Conservation–Our Purpose. Our Passion. The purpose and passion for conservation is shared among many. It is shared between NRCS employees and partners who help people help the land. And it is shared by the landowners with whom we work. Our passion is manifested through the benefits derived from stewardship of private lands--benefits we all enjoy, such as cleaner water and air, improved soils and abundant wildlife habitat.
Learn about our stories, the stories of conservation made possible through a shared purpose, a shared passion and a shared commitment to conservation.
Arkansas’s row crop producers are using innovative methods to ensure their crops receive the proper amount of moisture throughout the growing season. While cropland in the Arkansas delta is abundant, many years water can be scarce.
Mike Taylor and his son Mikey Taylor, Jr., are producers with a long farming lineage in the Arkansas Delta. Mike’s grandfather started farming in the Phillips County town of Helena in the late 1930s and the family has been farming there ever since. Today, Mike and Mikey, Jr., are the owners and operators of Long Lake Plantation.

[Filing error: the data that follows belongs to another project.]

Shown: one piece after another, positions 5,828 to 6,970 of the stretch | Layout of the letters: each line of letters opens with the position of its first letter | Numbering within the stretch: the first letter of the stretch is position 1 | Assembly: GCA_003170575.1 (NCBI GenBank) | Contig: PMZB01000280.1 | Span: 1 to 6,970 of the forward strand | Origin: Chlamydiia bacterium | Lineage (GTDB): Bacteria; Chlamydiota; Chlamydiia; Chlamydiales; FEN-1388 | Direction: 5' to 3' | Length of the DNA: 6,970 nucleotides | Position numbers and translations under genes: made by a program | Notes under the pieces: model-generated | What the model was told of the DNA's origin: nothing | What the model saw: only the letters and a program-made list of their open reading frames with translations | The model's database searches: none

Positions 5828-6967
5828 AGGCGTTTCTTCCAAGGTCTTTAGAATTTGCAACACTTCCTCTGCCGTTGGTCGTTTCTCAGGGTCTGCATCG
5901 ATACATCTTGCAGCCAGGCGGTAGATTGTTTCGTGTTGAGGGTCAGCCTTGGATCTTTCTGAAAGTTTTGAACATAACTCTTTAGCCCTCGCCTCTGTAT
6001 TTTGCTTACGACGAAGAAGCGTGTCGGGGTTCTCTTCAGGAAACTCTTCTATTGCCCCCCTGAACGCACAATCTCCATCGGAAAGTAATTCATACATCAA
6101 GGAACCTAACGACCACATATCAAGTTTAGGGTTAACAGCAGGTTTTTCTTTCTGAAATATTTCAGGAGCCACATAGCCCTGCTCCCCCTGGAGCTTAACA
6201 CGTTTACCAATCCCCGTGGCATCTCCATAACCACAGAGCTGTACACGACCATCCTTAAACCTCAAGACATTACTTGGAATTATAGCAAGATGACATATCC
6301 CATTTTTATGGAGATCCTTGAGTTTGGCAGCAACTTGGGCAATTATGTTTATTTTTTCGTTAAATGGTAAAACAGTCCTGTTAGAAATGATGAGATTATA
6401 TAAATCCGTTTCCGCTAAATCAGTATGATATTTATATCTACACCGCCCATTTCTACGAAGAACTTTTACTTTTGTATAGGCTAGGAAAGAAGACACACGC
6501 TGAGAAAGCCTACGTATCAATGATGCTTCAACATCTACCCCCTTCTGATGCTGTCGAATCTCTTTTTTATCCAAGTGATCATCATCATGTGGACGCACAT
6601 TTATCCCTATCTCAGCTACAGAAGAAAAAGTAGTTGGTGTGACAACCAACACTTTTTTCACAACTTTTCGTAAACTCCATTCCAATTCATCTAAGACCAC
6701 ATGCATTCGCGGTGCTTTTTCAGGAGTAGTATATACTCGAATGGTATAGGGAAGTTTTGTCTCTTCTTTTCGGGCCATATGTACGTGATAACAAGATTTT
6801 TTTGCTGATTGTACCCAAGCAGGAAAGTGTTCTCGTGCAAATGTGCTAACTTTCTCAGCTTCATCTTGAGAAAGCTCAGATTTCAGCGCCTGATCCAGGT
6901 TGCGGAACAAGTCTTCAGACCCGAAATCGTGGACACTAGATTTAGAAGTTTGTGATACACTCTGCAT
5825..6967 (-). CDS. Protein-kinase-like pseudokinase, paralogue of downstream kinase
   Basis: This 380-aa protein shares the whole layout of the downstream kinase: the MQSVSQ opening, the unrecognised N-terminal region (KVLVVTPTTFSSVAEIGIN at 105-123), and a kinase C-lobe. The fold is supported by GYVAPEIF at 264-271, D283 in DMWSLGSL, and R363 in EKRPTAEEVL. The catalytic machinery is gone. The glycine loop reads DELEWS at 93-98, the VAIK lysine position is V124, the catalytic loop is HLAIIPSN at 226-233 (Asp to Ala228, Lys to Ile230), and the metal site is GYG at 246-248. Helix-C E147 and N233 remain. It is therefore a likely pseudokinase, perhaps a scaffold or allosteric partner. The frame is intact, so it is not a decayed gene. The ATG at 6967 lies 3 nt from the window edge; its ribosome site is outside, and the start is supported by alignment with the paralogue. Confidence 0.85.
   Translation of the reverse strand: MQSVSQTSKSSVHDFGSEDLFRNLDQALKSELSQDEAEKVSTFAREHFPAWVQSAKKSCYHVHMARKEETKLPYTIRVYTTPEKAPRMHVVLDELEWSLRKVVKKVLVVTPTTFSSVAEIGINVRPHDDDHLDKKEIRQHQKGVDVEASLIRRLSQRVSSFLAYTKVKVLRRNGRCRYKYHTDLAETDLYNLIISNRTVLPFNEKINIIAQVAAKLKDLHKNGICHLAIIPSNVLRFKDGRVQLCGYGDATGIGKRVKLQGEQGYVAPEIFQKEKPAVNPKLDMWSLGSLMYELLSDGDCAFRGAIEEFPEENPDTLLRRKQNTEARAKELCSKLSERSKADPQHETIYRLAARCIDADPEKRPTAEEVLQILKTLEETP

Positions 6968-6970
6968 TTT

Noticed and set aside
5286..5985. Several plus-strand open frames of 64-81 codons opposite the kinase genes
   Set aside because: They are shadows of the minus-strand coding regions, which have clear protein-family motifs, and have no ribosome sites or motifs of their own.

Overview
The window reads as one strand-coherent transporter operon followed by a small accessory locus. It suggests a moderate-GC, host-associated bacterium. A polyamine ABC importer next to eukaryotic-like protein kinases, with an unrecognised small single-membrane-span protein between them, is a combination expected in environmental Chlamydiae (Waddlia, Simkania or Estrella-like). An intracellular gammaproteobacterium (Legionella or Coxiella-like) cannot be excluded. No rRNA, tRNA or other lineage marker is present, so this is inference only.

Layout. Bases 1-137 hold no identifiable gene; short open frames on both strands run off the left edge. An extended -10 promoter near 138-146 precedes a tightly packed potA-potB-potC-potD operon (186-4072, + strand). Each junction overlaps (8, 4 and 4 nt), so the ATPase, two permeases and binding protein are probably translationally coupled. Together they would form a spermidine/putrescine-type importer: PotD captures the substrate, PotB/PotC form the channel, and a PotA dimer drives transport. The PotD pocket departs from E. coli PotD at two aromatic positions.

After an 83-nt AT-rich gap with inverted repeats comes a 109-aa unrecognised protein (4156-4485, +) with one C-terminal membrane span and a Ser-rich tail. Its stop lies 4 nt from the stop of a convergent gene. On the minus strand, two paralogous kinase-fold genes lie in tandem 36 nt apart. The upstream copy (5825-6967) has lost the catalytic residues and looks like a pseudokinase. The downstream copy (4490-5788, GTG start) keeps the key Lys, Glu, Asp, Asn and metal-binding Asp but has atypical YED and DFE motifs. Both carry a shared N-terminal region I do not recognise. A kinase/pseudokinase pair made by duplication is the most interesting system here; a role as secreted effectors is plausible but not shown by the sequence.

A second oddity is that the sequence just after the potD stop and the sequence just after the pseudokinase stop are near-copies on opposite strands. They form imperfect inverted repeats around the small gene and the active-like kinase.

After a career with the U.S. Army, Lawrence Conyer returned to Jefferson County. His plan was to grow hay on 23 acres of family land since as a youth he had helped his father grow and harvest hay around the county.
In the Ozarks, glades are treeless or sparsely wooded openings in woodlands, with bedrock at or near the surface. Glades contain some of the richest floras and unique plant communities in North America. Glades feature a rich variety of native grasses and prairie wildflowers, which in turn support an abundance of insects and wildlife.
Four generations of the Chlapecka family have made a living off the rich soils of the Grand Prairie since 1897, when Steve Chlapecka, Jr’s. great-grandfather immigrated to the area outside of Hazen from Czechoslovakia.
Four years into an 8-year Environmental Quality Incentives Program initiative to improve water quality of the Illinois River Sub-Basin and Eucha-Spavinaw Lake Watershed (IRWI) progress is being realized with a portion of the river in Arkansas being removed from the state’s 2014 Clean Water Act section 303(d) impaired waters list.
Christina Spencer, along with her husband, Gary, raise registered Black Angus cattle outside of Powhatan, Ark., in Lawrence County. For the past 8 years, she has worked with the Natural Resources Conservation Service (NRCS) to improve her pastures and prescribed grazing system.
A Randolph County man with the long-term goal of broadening people’s perception of what it means to “live off of the land”, was finally afforded the chance to add the one ingredient that would allow him to launch his own campaign– an adequate water source.